Finally, the company will also be powering the facility with a 5-megawatt fuel cell installation, the largest in the country not owned by a utility company. Additional details are available in the company’s facilities report (PDF).
After several leaks of upcoming SkyDrive features made the rounds on the internet in the past few days, Microsoft confirmed a bunch of fantastic updates to SkyDrive on their Building Windows 8 blog today.
Let’s look at what was announced in the post by Omar Shahine and Mike Torres, Group Program Managers for SkyDrive:
- Metro-style SkyDrive app for Windows 8
- Windows Explorer integration of SkyDrive
- SkyDrive.com browsing of remote computer files
In addition, several other items were confirmed:
- The SkyDrive desktop app is not limited to Windows 8. It will be supported on Windows 7 and Windows Vista as well. Curiously (and perhaps, deliberately?) no mention of a Mac desktop app, even though the screenshot leaks showed there may be a Mac app coming as well.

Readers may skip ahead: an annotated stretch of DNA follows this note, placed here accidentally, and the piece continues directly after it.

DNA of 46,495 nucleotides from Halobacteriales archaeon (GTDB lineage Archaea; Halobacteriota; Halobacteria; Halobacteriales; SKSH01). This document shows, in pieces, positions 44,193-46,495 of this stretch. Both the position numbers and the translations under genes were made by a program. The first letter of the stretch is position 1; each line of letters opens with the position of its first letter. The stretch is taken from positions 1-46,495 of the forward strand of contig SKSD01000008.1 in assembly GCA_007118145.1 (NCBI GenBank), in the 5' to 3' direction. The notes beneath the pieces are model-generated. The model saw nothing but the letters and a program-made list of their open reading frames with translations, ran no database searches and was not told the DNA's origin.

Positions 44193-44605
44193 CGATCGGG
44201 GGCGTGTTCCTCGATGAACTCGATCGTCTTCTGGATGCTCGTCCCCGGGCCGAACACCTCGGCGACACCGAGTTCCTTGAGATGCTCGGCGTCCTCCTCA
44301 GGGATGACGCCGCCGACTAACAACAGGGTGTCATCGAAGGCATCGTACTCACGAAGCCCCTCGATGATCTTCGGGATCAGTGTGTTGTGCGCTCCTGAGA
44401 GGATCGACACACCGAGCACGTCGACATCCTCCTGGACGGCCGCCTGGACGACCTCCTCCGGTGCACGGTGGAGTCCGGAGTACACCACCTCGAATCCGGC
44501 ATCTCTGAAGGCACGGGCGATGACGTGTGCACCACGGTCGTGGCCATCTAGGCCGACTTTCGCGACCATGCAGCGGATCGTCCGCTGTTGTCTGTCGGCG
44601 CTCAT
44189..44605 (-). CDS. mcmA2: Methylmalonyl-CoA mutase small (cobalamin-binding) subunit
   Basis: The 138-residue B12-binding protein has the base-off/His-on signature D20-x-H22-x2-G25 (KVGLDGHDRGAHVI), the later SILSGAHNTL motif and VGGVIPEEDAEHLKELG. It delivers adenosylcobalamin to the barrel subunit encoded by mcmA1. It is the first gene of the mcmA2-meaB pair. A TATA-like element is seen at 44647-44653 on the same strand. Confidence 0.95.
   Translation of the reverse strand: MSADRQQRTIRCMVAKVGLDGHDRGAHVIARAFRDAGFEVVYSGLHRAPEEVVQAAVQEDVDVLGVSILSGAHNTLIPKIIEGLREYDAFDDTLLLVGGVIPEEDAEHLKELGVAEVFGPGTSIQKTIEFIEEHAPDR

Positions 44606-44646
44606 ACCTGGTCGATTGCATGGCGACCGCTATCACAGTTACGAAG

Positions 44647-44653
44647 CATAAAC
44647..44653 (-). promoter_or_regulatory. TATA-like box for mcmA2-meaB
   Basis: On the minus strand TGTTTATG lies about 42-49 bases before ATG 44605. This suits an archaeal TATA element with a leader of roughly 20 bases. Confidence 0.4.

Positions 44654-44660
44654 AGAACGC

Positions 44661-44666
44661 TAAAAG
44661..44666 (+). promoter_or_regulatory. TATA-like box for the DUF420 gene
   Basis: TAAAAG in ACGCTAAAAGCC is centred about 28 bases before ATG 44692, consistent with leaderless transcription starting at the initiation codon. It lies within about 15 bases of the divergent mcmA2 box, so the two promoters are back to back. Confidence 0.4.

- The post also confirmed that SkyDrive, which offers 25GB free as of today, will have the ability to get upgraded. Obviously, no details were mentioned about the pricing or the tiers, but finally we have official confirmation that we will be able to upgrade that storage, so we can use it meaningfully as a “personal cloud”.
- SkyDrive was recently updated to handle file sizes of up to 100MB, but in today’s day and age it could be a limiting factor, especially with videos. Today we have confirmation that we will be able to upload files with sizes up to 2GB!
- With the remote file browsing feature, we also have confirmation that there will be 2-factor authentication required, unless those PCs are trusted PCs.
Finally, because SkyDrive app will be available to any other app in Windows 8 via Charms and Contracts, every app developer now has access to the SkyDrive. Any app which opens and saves documents and photos, will automatically be able to use SkyDrive for the purpose. This will be a wonderful feature for app developers as well as customers, who will have instant access to their SkyDrive files in Windows 8.